Thirty-one premature babies were safely transferred from Gaza’s main hospital to another in the south on Sunday, and will be moved to Egypt, health officials said, as scores of other critically wounded patients remained stranded there days after Israeli forces entered the compound.
The fate of the newborns at Shifa Hospital had captured global attention after the release of images showing doctors trying to keep them warm. A power blackout had shut down incubators and other equipment, and food, water and medical supplies ran out as Israeli forces battled Palestinian militants outside the hospital.
World Health Organization chief Tedros Adhanom Ghebreyesus said on social media that the “very sick” babies were evacuated, along with six health workers and 10 staff family members. He said they were taken to a hospital in the southern Gaza city of Rafah where they are receiving urgent care. They were taken in ambulances of the Palestinian Red Crescent.
A WHO team that visited the hospital on Saturday said 291 patients were still there, including the babies, trauma patients with severely infected wounds, and others with spinal injuries who are unable to move. Four babies died before their visit, according to Mohamed Zaqout, director of Gaza hospitals.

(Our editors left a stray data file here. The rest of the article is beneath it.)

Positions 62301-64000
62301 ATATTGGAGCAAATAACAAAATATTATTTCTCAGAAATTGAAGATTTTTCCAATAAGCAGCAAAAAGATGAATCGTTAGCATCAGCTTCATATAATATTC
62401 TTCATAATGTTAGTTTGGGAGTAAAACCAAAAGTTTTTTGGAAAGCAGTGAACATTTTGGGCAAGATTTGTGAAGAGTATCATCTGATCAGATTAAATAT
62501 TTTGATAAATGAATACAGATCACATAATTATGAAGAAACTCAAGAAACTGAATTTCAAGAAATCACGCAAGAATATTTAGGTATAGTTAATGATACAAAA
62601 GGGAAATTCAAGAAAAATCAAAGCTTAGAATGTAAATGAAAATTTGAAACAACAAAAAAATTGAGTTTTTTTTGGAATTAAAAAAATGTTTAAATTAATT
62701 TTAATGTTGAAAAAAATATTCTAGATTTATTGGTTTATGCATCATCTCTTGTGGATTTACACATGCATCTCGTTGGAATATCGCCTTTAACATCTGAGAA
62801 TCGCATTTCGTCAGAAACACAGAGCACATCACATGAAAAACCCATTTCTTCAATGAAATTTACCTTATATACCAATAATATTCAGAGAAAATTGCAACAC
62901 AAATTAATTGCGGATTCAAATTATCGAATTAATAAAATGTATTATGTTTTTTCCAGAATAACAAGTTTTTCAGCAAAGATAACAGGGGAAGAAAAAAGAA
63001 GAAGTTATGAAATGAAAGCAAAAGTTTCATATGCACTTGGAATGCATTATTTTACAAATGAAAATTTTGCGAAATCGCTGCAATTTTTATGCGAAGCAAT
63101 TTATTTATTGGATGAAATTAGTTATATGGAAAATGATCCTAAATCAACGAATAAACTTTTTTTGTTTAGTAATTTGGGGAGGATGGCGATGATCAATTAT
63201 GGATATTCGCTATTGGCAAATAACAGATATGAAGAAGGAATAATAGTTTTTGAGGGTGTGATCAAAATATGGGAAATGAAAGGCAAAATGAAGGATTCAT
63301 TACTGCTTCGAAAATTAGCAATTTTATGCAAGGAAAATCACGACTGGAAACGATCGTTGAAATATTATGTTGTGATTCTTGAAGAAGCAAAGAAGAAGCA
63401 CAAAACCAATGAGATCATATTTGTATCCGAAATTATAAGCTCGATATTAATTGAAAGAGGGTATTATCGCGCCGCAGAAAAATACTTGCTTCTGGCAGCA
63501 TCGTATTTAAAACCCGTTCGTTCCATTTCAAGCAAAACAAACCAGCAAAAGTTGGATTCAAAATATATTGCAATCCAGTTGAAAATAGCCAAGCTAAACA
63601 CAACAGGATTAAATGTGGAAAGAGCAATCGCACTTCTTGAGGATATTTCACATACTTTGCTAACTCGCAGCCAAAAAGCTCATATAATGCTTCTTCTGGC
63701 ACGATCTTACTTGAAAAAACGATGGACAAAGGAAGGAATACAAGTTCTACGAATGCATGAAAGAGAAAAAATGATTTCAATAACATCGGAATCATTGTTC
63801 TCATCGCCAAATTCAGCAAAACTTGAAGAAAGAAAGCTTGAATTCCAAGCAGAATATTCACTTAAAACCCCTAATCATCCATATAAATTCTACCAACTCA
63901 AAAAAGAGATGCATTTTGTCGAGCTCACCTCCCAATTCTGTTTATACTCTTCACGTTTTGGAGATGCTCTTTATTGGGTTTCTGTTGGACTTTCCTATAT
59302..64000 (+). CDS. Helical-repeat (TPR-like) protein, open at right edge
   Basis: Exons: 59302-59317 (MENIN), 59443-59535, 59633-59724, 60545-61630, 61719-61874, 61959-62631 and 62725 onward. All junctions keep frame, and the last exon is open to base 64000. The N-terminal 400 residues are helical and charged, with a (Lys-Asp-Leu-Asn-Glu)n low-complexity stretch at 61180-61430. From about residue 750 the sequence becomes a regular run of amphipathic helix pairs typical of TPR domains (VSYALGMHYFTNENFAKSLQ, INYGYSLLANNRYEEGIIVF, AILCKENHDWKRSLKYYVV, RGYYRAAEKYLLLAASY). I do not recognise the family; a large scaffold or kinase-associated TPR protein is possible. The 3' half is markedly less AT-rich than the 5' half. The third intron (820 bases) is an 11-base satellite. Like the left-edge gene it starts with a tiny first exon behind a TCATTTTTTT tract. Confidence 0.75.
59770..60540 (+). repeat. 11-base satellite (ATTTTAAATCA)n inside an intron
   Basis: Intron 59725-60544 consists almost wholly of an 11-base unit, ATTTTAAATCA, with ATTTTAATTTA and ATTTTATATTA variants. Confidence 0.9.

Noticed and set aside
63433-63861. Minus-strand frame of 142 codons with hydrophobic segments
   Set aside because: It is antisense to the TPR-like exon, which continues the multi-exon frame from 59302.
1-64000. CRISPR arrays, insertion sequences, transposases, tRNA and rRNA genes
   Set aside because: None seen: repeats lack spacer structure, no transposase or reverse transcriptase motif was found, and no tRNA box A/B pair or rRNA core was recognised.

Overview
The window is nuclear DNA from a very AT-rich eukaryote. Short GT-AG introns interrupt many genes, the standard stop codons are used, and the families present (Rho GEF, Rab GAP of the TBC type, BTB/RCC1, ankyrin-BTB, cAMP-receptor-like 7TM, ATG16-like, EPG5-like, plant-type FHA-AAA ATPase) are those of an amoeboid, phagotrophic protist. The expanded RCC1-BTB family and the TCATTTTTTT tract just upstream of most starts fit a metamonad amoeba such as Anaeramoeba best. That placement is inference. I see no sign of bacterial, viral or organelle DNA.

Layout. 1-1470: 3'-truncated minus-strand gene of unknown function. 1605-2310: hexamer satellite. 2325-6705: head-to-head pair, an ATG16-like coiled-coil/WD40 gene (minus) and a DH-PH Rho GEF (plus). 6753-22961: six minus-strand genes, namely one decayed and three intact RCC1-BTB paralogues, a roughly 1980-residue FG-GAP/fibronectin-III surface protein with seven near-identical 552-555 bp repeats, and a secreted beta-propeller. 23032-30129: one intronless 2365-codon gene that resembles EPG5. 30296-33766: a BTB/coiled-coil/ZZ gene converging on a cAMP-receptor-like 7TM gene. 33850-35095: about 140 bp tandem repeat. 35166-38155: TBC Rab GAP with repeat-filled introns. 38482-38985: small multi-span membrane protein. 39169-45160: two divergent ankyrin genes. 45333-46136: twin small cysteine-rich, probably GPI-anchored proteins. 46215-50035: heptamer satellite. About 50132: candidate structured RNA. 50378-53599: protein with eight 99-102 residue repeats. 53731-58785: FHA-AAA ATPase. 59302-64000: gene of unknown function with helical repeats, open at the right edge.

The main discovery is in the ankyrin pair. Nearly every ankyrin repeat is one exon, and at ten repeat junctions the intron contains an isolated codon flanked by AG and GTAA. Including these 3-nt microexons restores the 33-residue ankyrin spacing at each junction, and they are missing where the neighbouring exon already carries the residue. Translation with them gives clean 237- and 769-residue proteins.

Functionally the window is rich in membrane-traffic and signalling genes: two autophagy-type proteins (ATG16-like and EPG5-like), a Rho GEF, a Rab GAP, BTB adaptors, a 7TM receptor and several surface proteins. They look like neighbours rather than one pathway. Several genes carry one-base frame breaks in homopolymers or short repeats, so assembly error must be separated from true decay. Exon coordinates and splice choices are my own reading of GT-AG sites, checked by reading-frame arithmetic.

About 2,500 displaced people, mobile patients and medical staff left Shifa Hospital on Saturday morning, the WHO said. It said 25 medical staff remained, along with the patients.
“Patients and health staff with whom they spoke were terrified for their safety and health, and pleaded for evacuation,” the agency said, describing Shifa as a death zone.
Israel has long alleged that Hamas maintains a sprawling command post inside and under Shifa, part of its wider accusation that the fighters use civilians as cover. It has portrayed the hospital as a key target in its war to end Hamas’ rule in Gaza following the militant group’s wide-ranging attack into southern Israel six weeks ago, which killed over 1,200 people and triggered the war.
Hamas and hospital staff deny the allegations, and critics have held up the hospital as a symbol of what they say is Israel’s reckless endangerment of civilians. Thousands have been killed in Israeli strikes, and there are severe shortages of food, water, medicine and fuel in the besieged territory.
Israeli troops who have been based at the hospital and searching its grounds for days say they have found guns and other weapons, and showed reporters the entrance to a tunnel shaft. The Associated Press couldn’t independently verify Israel’s findings.